Mutant Corn Could Be The Future Of Agriculture

In America, corn syrup is king, and real sugar hovers somewhere around prince status. We’re addicted to corn, and corn, in turn, is addicted to nitrogen. A long time ago, people figured out that by rotating crops, the soil will stay nutrient-rich, which helps to an extent by retaining nitrogen. Then we figured out how to make nitrogen fertilizer, and through its use we essentially doubled the average crop yield over the last hundred years or so.

The aerial roots of the Sierra Mixe corn stalk help the plant produce its own nitrogen. Image via Wikimedia Commons

Not all plants need extra nitrogen. Legumes like beans and soybeans are able to make their own. But corn definitely needs nitrogen. In the 1980s, the now-chief of agriculture for Mars, Inc. Howard-Yana Shapiro went to Mexico, corn capital of the world, looking for new kinds of corn. He found one in southern Mexico, in the Mixes District of Oaxaca. Not only was this corn taller than American corn by several feet, it somehow grew to these dizzying heights in terrible soil.

Shapiro thought the corn’s success might have something to do with the aerial, finger-like roots protruding from the cornstalk. Decades later, it turns out he was right. Researchers at UC Davis have proven that those aerial roots allow the plant to grab nitrogen out of the air through a symbiotic relationship with bacteria in that clear, syrupy mucus. The process is called nitrogen fixation.

Nitrogen Fixing is a Bit Broken

So if we already have nitrogen fertilizer, why even look for plants that do it themselves? The Haber-Bosch fertilizer-making process, which is an artificial form of nitrogen fixation, does make barren soil less of a factor. But that extra nitrogen in ammonia-based fertilizer tends to run off into nearby streams and lakes, making its use an environmental hazard. And the process of creating ammonia for fertilizer involves fossil fuels, uses a lot of energy, and produces greenhouse gases to boot. All in all, it’s a horrible thing to do to the environment for the sake of agriculture. But with so many people to feed, what else is there to do?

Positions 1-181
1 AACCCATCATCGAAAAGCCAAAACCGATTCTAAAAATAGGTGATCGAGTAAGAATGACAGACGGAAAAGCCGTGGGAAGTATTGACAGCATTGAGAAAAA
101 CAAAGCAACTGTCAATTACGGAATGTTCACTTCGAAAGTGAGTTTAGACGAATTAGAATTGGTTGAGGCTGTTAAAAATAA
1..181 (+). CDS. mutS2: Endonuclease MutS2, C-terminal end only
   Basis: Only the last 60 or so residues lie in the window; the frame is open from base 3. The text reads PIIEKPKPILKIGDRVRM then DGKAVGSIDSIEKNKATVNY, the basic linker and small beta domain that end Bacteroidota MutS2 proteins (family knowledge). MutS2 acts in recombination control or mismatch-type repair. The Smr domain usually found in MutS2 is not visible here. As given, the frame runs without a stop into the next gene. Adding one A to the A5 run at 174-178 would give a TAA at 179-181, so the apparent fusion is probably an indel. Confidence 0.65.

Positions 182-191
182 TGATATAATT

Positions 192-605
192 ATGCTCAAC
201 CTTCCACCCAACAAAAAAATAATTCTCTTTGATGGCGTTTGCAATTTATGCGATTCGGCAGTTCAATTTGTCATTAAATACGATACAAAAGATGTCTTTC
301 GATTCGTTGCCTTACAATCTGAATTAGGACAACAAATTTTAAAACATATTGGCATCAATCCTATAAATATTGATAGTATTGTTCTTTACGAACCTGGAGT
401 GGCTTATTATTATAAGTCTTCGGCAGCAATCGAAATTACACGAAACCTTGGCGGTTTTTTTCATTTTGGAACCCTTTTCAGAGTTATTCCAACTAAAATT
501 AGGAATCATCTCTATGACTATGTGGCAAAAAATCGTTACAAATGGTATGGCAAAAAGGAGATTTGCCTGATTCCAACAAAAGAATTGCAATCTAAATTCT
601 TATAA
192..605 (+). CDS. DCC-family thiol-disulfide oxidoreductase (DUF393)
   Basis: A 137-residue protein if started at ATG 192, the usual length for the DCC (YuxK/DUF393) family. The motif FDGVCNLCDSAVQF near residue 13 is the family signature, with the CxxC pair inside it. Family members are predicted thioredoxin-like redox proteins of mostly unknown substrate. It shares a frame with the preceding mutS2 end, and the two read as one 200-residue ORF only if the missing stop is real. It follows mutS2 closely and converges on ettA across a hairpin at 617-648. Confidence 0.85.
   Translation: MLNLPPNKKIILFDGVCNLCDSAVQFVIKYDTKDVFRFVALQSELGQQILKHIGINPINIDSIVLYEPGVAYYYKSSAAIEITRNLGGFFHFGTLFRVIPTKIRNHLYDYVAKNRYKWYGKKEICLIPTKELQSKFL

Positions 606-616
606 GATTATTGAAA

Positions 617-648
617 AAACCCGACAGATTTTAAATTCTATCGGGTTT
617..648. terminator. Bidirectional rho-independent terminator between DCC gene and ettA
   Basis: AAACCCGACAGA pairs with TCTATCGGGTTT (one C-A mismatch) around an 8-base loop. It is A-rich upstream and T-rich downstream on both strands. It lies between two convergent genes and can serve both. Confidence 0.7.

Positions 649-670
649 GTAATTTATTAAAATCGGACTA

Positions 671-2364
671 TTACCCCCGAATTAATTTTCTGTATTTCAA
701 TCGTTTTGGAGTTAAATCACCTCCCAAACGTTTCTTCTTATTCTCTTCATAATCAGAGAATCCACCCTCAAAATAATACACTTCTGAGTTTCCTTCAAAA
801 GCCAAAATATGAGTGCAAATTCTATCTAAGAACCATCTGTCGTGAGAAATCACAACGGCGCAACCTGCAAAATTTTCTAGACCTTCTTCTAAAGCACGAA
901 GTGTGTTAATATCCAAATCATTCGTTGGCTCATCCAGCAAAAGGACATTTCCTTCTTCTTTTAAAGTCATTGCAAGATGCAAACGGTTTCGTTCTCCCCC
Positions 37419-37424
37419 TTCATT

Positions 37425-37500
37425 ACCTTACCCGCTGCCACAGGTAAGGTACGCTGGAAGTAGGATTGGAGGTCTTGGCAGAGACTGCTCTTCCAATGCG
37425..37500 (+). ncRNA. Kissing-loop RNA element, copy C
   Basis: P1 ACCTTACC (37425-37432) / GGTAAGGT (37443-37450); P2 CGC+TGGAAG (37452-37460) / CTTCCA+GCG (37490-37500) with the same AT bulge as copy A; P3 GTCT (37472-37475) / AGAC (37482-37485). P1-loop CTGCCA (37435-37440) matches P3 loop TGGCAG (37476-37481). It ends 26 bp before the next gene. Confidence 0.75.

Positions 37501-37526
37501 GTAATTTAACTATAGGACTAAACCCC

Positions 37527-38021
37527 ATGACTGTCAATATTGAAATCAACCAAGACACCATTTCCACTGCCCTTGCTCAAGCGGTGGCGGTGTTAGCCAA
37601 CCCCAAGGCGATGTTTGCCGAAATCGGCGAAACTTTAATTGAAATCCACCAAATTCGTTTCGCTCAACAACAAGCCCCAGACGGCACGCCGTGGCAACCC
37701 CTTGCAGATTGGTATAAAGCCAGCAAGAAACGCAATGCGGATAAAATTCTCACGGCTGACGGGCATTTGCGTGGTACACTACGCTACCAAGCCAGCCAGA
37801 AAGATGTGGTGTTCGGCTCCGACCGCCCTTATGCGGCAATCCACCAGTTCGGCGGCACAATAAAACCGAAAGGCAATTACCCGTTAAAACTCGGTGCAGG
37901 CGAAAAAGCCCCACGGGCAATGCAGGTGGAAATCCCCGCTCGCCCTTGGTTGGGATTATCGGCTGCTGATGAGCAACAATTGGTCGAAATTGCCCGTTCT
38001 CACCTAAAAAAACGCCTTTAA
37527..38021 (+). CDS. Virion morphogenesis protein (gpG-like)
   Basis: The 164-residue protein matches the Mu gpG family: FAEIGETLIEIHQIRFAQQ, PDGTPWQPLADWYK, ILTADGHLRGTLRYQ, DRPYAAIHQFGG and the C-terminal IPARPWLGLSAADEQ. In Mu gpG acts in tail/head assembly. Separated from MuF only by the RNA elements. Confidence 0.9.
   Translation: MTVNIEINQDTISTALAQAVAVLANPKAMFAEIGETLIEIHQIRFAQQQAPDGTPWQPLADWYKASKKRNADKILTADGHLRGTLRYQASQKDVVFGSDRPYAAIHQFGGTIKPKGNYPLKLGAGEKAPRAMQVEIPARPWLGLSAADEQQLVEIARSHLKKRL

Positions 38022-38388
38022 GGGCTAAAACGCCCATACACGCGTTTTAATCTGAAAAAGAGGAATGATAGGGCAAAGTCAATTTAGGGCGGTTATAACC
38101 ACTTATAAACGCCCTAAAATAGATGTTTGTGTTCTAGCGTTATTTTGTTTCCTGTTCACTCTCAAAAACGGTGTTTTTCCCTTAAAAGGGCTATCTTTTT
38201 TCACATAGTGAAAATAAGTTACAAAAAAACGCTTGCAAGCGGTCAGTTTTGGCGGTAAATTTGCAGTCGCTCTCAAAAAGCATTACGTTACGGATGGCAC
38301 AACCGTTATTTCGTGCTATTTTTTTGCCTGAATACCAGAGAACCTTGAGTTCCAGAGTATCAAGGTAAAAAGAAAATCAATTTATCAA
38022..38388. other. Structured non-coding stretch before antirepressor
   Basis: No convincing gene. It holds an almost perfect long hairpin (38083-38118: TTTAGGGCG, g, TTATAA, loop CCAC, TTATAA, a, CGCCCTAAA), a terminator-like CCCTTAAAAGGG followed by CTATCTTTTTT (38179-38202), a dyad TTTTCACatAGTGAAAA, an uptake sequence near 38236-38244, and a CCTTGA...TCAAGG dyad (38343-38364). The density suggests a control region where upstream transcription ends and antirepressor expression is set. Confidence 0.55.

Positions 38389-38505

The Haber-Bosch process illustrated. Image via Wikimedia Commons

Over the last decade, the UC Davis researchers use DNA sequencing to determine that the mucus on the Sierra Mixe variety of the plant provides microbes to the corn, which give it both sugars to eat and a layer of protection from oxygen. They believe that the plants get 30-80% of their nitrogen this way. The researchers also proved that the microbes do in fact belong to nitrogen-fixing families and are similar to those found in legumes. Most impressively, they were able to transplant Sierra Mixe corn to both Davis, California and Madison, Wisconsin, and have it grow successfully, proving that the nitrogen-fixing trick isn’t limited to the corn’s home turf. Now they are working to identify the genes that produce the aerial roots.

One Step in a Longer Journey of Progress

We probably won’t be switching over to Sierra Mixe corn anytime soon, however. It takes eight months to mature, which is much too slow for American appetites used to a three-month maturation period. If we can figure out how to make other plants do their own nitrogen fixation, who knows how far we could go? It seems likely that more people would accept a superpower grafted from a corn cousin instead of trying to use CRISPR to grant self-nitrogen fixation, as studies have shown a distrust of genetically modified foods.

The issue of intellectual property rights could be a problem, but the researchers started on the right foot with the Mexican government by putting legal agreements in place that ensure the Sierra Mixe community benefits from research and possible commercialization. We can’t wait to see what they’re able to do. If they’re unable to transplant the power of self-fixation to other plants, then perhaps there’s hope for improving the Haber-Bosch process.

Open Agriculture Initiative Shuttered Amid Scandal

The MIT Media Lab’s Open Agriculture Initiative (OpenAg) promised to revolutionize urban farming with their Food Computers: essentially miniature automated gardens that could be installed in racks to maximize growing space. Each unit would be provided with a “Recipe” that allowed it to maintain the ideal environmental conditions for the species it contained, which meant that even the novice gardener to produce a bumper crop no whether they lived in the Arctic Circle or the Sahara.

With such lofty goals, success certainly wasn’t assured. But we still didn’t expect to hear that the program had to be permanently closed after a string of startling accusations came to light. From engaging in scientific dishonesty to setting off a minor ecological disaster, the story just gets worse and worse. Who could have imagined that one day we’d have to report on an open source project having direct ties to Jeffrey Epstein?